Kevin Rudd’s rhetorical swipe at Coles and Woolworths has caused quite a stir and should give great pause to Wesfarmers as it contemplates going over the top to buy into the world’s most concentrated grocery market.

Whilst the big two are actively in denial, the bald facts of the matter are that they are both still generating super returns because of the unprecedented market power they command.

One of the worst legacies of the Howard years will be the tragic duopolisation of Australian industry. Consumers have been ignored for the past 11 years and our industries have become more concentrated than ever before.

Peter Costello was on a hiding to nothing on last night’s 7.30 Report as he attempted to belittle the Rudd plan to sick the ACCC onto Coles and Woolies. The whole point of the exercise is to put pressure on the duopoly to do the right thing. They’ve never suffered the same political scrutiny as the past two days, all because of Rudd’s pronouncements.

Given that Rudd has gone hard on big oil and now the grocery duopoly, it must surely only be a matter of time before he waves a big stick at the banking cartel, particularly over penalty fees.

The evidence of gouging is there for all the world to see. In 1996, Woolworths made a net profit of $234 million on sales of $14 billion. After this week’s profit upgrade, Woolies is headed for net profit of $1.25 billion in 2006-07 on sales of $42.7 billion.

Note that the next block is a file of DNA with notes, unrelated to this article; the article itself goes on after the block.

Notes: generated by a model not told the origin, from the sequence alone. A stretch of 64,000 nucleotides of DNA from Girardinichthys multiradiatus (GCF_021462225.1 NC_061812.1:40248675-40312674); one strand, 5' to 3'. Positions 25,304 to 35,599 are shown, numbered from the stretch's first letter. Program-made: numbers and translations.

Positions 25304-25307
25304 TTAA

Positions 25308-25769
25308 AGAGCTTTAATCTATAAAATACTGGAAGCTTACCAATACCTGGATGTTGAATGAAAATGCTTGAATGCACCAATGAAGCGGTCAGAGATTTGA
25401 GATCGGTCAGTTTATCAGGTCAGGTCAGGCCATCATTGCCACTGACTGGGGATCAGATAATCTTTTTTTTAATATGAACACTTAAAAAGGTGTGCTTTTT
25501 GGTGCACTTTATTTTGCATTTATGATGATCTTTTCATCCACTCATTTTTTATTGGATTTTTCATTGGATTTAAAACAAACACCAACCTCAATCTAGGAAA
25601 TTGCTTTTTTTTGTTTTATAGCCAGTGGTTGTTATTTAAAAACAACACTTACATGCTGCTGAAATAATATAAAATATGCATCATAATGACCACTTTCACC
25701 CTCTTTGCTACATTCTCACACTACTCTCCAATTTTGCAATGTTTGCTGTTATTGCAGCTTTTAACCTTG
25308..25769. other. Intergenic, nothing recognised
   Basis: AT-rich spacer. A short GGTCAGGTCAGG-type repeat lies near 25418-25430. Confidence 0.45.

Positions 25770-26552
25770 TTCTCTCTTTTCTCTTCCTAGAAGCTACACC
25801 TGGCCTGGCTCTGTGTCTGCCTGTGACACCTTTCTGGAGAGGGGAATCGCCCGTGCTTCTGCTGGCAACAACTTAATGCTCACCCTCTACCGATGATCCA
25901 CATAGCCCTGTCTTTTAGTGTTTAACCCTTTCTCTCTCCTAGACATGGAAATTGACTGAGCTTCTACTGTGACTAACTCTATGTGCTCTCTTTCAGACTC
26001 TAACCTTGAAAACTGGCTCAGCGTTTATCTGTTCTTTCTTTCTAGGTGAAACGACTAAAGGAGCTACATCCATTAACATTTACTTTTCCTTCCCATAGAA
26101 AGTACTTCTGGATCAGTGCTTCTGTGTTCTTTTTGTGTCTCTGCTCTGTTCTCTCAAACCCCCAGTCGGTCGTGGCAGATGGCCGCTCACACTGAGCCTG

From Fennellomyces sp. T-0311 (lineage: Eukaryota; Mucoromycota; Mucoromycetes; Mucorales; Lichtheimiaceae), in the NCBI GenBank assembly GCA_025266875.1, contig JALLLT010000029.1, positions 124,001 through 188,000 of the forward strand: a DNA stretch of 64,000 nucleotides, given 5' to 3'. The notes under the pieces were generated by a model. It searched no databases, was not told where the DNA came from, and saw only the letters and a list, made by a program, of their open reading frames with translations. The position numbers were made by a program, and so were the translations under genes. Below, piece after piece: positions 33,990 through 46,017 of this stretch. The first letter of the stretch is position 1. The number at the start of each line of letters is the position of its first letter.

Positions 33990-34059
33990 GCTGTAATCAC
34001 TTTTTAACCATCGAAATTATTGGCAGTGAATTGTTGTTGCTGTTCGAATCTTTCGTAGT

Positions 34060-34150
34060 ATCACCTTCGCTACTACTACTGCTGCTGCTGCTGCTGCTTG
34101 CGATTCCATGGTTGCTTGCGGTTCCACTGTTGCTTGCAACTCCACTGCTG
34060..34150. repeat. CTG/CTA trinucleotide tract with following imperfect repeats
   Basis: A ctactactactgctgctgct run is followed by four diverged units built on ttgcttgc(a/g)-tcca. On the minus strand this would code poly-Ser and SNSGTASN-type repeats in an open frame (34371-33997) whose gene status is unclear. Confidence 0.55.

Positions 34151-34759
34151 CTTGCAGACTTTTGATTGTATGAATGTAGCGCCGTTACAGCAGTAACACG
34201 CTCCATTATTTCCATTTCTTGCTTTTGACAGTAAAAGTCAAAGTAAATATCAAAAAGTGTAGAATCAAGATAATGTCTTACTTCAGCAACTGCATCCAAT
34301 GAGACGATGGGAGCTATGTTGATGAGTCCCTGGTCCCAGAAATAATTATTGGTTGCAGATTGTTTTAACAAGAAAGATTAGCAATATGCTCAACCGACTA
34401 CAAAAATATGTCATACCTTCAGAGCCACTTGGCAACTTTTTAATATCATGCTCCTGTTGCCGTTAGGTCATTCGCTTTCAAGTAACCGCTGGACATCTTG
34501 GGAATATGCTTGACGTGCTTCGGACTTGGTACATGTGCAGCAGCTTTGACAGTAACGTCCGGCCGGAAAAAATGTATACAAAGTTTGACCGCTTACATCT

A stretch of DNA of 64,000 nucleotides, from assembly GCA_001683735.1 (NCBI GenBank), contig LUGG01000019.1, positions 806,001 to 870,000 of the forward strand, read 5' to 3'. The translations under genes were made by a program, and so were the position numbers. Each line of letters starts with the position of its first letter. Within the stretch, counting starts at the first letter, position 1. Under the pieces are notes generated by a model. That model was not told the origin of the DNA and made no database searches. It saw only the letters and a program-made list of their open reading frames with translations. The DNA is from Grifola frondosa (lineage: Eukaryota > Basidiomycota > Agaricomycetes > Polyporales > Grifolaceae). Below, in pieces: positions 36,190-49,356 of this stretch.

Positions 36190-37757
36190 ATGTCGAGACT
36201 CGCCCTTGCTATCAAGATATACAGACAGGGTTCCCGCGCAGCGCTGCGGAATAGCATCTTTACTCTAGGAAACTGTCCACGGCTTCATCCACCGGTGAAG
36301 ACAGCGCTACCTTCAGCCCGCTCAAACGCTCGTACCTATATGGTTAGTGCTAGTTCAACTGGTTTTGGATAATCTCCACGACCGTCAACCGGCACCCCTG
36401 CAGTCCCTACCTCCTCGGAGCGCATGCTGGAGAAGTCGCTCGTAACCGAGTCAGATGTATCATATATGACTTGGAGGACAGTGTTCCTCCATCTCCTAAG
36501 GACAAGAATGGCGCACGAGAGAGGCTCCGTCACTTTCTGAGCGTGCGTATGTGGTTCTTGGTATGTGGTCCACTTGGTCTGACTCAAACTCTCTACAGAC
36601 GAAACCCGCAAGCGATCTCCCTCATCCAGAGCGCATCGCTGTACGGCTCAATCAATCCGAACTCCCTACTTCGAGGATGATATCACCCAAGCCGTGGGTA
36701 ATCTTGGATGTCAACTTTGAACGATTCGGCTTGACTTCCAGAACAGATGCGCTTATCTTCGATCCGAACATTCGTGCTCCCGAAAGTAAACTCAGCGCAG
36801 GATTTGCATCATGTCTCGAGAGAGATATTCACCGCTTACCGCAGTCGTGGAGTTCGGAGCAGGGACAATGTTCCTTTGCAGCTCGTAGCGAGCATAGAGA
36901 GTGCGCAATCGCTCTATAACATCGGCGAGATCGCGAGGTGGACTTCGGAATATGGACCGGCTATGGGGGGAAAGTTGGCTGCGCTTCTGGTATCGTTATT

Similarly, the Commonwealth Bank was trading at about $10 back in 1996 when the Howard government offloaded its remaining 50% stake based on annual net profits at the time of $1.12 billion.

Today, CBA shares are at $55.30 and if Rudd has any sense, he’ll follow his Woolies strategy and announce a banking customer charter the day after CBA reports an estimated $4.3 billion net profit for 2006-07 next month.

Peter Costello will ridicule this at his peril because the punters are sick and tired of being ripped off by big banks, big oil and the supermarket duopoly.

And let’s hope the Rudd family have the good sense to offload their $300,000-plus investment in the Big Four banks before unveiling a pro-consumer crack down.

Finally, has anyone else noticed that it was the ABC that went hardest on the grocery crackdown. The commercial media is potentially compromised by the huge supermarket advertising budgets and Fairfax even boasts former Woolworths CEO Roger Corbett as a director.

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Peter Fray
Peter Fray
Editor-in-chief of Crikey
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